Space as a Resource

We work in spacious, well-equipped offices that can be deployed for various causes with very little cost or effort. If you spot an initiative with good intentions but no resources – invite them over and provide them with the space they need! Want to share something about yourself? Give a talk about that obscure hobby you have, show us the documentary that has changed your life or cook that special dish that reminds you of home. We organise international breakfasts and themed movie nights across the different offices, and are keen to do more together.

Gender Neutrality

We don’t believe in ladies’ rooms and despise locker room talk. Our workplace restrooms in Oslo and Bonn are gender-neutral. In Amsterdam, we share our restrooms with others in the same building.

Private Spaces

In every office, we reserved a private space exclusively for prayer, meditation, breastfeeding and/or breast-pumping. Respect those places, and check if they’re used by someone before barging in. You can also use them to indulge yourself in a sponsored Headspace session, or to just stare at a blank wall for a while.



The events we host, sponsor, or speak at reflect who we are as a company. We want to make sure they all challenge the status quo when it comes to diversity and inclusion. Events, and especially tech events, form an area in which there is often still a noticeable lack of diversity in speakers. We would like to change this.


As a company made up of people with varying interests and experiences, we all have different ideas about what an interesting event entails. If you’re planning one at the office, make an effort to reach outside of your network to find interesting speakers and spread the word to a diverse range of people to join the event. Attend events you usually wouldn’t go to, meet new people and invite them over to our space – both as speakers and as guests.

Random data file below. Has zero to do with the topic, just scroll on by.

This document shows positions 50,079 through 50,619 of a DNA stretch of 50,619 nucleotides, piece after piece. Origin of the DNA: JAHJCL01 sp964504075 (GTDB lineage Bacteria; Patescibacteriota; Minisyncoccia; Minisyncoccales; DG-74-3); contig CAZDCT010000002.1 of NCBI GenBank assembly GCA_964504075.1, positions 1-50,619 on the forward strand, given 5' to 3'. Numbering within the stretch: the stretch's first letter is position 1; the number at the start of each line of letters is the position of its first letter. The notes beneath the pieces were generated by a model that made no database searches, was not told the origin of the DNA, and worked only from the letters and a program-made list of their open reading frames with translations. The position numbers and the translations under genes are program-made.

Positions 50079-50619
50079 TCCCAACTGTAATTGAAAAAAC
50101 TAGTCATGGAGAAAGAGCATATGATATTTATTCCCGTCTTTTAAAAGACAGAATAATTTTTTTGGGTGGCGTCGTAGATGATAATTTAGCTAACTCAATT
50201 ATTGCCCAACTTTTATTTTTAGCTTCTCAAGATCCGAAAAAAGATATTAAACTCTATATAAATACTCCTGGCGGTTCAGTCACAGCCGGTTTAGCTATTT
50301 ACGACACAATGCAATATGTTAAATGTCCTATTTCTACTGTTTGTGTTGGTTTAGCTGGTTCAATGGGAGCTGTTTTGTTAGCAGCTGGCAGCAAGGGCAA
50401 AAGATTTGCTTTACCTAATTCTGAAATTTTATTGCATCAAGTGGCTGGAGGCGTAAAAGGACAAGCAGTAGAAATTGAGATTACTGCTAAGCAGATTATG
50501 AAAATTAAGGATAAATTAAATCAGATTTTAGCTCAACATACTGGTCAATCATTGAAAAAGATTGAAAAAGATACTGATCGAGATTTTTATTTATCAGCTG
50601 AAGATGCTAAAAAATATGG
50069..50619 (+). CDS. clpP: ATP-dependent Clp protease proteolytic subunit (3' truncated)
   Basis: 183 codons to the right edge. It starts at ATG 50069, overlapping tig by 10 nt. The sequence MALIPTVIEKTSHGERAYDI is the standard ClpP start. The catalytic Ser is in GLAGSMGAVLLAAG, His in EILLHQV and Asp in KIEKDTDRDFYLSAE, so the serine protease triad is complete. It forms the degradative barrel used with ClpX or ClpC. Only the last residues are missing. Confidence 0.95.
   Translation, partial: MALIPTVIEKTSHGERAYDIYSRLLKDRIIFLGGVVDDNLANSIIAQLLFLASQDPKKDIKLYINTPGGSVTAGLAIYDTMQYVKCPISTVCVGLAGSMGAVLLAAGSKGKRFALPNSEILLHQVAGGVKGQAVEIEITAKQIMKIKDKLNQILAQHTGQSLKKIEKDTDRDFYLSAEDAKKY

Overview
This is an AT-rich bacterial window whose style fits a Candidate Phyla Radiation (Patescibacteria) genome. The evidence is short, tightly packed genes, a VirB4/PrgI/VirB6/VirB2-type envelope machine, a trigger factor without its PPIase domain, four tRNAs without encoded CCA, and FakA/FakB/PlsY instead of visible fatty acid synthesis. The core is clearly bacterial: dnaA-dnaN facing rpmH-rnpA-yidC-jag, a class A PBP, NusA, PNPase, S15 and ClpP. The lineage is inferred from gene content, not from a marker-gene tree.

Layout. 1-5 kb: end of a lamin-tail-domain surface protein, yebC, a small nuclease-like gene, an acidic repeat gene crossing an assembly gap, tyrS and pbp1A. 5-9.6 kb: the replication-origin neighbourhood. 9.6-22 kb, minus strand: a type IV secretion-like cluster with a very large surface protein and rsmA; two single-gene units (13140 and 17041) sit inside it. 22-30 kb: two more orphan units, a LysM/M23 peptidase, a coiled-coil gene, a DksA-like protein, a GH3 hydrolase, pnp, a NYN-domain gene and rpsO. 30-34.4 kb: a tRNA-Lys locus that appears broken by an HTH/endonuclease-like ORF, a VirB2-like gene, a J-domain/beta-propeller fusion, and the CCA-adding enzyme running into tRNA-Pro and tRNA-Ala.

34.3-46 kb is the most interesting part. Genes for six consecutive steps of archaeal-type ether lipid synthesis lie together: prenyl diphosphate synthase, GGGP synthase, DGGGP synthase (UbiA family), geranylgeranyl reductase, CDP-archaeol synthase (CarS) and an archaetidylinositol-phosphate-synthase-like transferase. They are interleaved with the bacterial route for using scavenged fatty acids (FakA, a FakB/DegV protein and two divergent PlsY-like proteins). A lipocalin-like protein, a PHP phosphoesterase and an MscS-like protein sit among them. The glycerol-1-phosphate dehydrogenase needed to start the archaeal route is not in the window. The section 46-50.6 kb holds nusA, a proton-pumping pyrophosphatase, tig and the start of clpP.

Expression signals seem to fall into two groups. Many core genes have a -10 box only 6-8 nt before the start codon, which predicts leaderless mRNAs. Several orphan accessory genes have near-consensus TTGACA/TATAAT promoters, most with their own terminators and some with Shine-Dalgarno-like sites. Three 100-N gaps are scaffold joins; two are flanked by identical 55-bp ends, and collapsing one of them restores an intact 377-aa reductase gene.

When you’re invited to speak at an event, make sure the event is up to our standards when it comes to diversity. If the line-up of the event isn’t as diverse as you’d like it to be, consider speaking up to the organizers or kindly pass on the opportunity. We encourage you to set an example and help move our industry forward. Here are some warning signs.

The event has:

  1. Less than 30% women as speakers or panelists
  2. No visible people of colour as speakers or panelists
  3. A missing official code of conduct

Hiring and recruitment

We’re very aware that the lack of diversity in our sector is not just a “pipeline problem”. That’s why we are currently overhauling our whole hiring process, which will take some time. We haven’t figured everything out yet, but it’s our ultimate goal to work towards a recruitment culture that puts careful consideration before fast hiring, so we can attract and retain people from all backgrounds, identities and abilities. This asks for a reconstruction of our entire process, from recruiting, to interviewing, to on-boarding. Here are some small things to think about.

Cultural fit contribution